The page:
command proc { lbl.configure('text'=>"Goodbye, Cruel World!") }
  pack('side'=>'right', 'padx'=>10, 'pady'=>10)

Now when the Cancel button is pressed, the text in the label will change immediately from ``Hello, World!'' to ``Goodbye, Cruel World!''

You can also query widgets for particular option values using cget:

require 'tk'
b = {
  text     "OK"
  justify  'left'
  border   5
b.cget('text') "OK"
b.cget('justify') "left"
b.cget('border') 5

Sample Application

Here's a slightly longer example, showing a genuine application---a ``pig Latin'' generator. Type in the phrase such as ``Ruby rules,'' and the ``Pig It'' button will instantly translate it into pig Latin.

require 'tk'

class PigBox   def pig(word)     leadingCap = word =~ /^A-Z/     word.downcase!     res = case word       when /^aeiouy/         word+"way"       when /^([^aeiouy]+)(.*)/         $2+$1+"ay"       else         word     end     leadingCap ? res.capitalize : res   end

  def showPig     @text.value = @text.value.split.collect{|w| pig(w)}.join(" ")   end

  def initialize     ph = { 'padx' => 10, 'pady' => 10 }     # common options     p = proc {showPig}

    @text =     root = { title "Pig" }     top = {text    'Enter Text:' ; pack(ph) }     @entry =, 'textvariable' => @text)     @entry.pack(ph) {text 'Pig It'; command p; pack ph} {text 'Exit'; command {proc exit}; pack ph}     top.pack('fill'=>'both', 'side' =>'top')   end end Tk.mainloop

Sidebar: Geometry Management

In the example code in this chapter, you'll see references to the widget method pack. That's a very important call, as it turns out---leave it off and you'll never see the widget. pack is a command that tells the geometry manager to place the widget according to constraints that we specify. Geometry managers recognize three commands:

Command Placement Specification
pack Flexible, constraint-based placement
place Absolute position
grid Tabular (row/column) position

As pack is the most commonly used command, we'll use it in our examples.

Binding Events

Our widgets are exposed to the real world; they get clicked on, the mouse moves over them, the user tabs into them; all these things, and more, generate events that we can capture. You can create a binding from an event on a particular widget to a block of code, using the widget's bind method.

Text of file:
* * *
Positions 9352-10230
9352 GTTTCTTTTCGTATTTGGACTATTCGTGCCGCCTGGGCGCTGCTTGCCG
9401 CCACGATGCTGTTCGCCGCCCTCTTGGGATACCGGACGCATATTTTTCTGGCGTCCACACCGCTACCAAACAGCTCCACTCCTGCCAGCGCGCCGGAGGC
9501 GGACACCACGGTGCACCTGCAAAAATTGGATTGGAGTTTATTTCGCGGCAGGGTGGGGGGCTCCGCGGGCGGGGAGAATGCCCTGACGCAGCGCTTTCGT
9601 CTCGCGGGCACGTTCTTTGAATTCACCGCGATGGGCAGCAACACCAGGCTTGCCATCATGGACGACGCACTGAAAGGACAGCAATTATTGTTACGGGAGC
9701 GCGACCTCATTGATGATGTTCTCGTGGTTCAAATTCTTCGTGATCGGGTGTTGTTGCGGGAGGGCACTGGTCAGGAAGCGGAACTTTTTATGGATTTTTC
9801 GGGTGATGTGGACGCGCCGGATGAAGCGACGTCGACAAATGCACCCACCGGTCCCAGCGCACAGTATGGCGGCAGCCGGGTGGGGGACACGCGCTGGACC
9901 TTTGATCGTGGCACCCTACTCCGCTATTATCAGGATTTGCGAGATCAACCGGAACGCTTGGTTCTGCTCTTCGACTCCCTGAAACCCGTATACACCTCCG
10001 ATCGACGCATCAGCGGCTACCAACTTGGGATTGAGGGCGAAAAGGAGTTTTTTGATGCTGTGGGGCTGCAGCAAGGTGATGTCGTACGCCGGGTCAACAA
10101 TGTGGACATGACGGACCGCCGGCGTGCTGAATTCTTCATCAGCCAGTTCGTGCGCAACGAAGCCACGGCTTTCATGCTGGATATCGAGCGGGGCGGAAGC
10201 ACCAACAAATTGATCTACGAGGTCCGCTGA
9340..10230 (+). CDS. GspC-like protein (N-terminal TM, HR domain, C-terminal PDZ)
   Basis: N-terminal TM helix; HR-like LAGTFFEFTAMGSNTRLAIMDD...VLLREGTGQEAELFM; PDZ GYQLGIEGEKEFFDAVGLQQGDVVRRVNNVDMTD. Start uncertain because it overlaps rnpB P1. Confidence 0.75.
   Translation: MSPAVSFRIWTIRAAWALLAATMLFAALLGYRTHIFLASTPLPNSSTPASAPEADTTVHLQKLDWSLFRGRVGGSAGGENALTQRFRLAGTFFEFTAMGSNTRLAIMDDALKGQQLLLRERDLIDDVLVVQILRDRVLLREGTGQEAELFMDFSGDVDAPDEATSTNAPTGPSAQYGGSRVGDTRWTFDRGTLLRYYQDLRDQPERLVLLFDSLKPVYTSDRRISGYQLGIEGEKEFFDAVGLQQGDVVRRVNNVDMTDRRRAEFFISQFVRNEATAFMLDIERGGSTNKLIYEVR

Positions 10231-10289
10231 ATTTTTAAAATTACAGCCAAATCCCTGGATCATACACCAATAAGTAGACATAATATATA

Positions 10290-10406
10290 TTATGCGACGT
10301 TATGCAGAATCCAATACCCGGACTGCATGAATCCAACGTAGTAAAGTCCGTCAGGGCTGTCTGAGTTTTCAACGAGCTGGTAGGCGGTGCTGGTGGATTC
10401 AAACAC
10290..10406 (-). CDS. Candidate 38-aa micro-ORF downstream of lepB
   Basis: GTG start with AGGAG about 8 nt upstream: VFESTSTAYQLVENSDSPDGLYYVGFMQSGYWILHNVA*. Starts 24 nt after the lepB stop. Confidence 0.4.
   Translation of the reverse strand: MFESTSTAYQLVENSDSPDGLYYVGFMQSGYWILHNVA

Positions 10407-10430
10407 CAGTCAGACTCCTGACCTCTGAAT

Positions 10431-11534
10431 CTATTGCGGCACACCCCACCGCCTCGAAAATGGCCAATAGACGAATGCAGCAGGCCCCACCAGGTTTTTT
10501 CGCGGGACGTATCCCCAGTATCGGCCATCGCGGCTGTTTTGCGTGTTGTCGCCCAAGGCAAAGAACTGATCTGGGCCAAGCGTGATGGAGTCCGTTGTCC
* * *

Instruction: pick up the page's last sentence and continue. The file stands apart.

For instance, suppose we've created a button widget that displays an image. We'd like the image to change when the user's mouse is over the button.

image1 = { file "img1.gif" }
image2 = { file "img2.gif" }

b = {   image    image1   command  proc { doit } }

b.bind("Enter") { b.configure('image'=>image2) } b.bind("Leave") { b.configure('image'=>image1) }

First, we create two GIF image objects from files on disk, using TkPhotoImage. Next we create a button (very cleverly named ``b''), which displays the image image1. We then bind the ``Enter'' event so that it dynamically changes the image displayed by the button to image2, and the ``Leave'' event to revert back to image1.

This example shows the simple events ``Enter'' and ``Leave.'' But the named event given as an argument to bind can be composed of several substrings, separated with dashes, in the order modifier-modifier-type-detail. Modifiers are listed in the Tk reference and include Button1, Control, Alt, Shift, and so on. Type is the name of the event (taken from the X11 naming conventions) and includes events such as ButtonPress, KeyPress, and Expose. Detail is either a number from 1 to 5 for buttons or a keysym for keyboard input. For instance, a binding that will trigger on mouse release of button 1 while the control key is pressed could be specified as:


The event itself can contain certain fields such as the time of the event and the x and y positions. bind can pass these items to the callback, using event field codes. These are used like printf specifications. For instance, to get the x and y coordinates on a mouse move, you'd specify the call to bind with three parameters. The second parameter is the Proc for the callback, and the third parameter is the event field string.

canvas.bind("Motion", proc{|x, y| do_motion (x, y)}, "%x %y")


Tk provides a Canvas widget with which you can draw and produce PostScript output. Here's a simple bit of code (adapted from the distribution) that will draw straight lines. Clicking and holding button 1 will start a line, which will be ``rubber-banded'' as you move the mouse around. When you release button 1, the line will be drawn in that position. Pressing button 2 on the mouse will dump out a PostScript representation of the drawing canvas, suitable for printing.

require 'tk'

class Draw   def do_press(x, y)     @start_x = x     @start_y = y     @current_line =, x, y, x, y)   end   def do_motion(x, y)     if @current_line       @current_line.coords @start_x, @start_y, x, y     end   end   def do_release(x, y)     if @current_line       @current_line.coords @start_x, @start_y, x, y       @current_line.fill 'black'       @current_line = nil     end   end   def initialize(parent)     @canvas =     @canvas.pack     @start_x = @start_y = 0     @canvas.bind("1", proc{|e| do_press(e.x, e.y)})     @canvas.bind("2", proc{ puts @canvas.postscript({}) })     @canvas.bind("B1-Motion", proc{|x, y| do_motion(x, y)}, "%x %y")     @canvas.bind("ButtonRelease-1",                  proc{|x, y| do_release (x, y)}, "%x %y")   end end

root ={ title 'Canvas' } Tk.mainloop

A few mouse clicks, and you've got an instant masterpiece:

Missing screenshots/

``We couldn't find the artist, so we had to hang the picture....''


Unless you plan on drawing very small pictures, the previous example may not be all that useful. TkCanvas, TkListbox, and TkText can be set up to use scrollbars, so you can work on a smaller subset of the ``big picture.''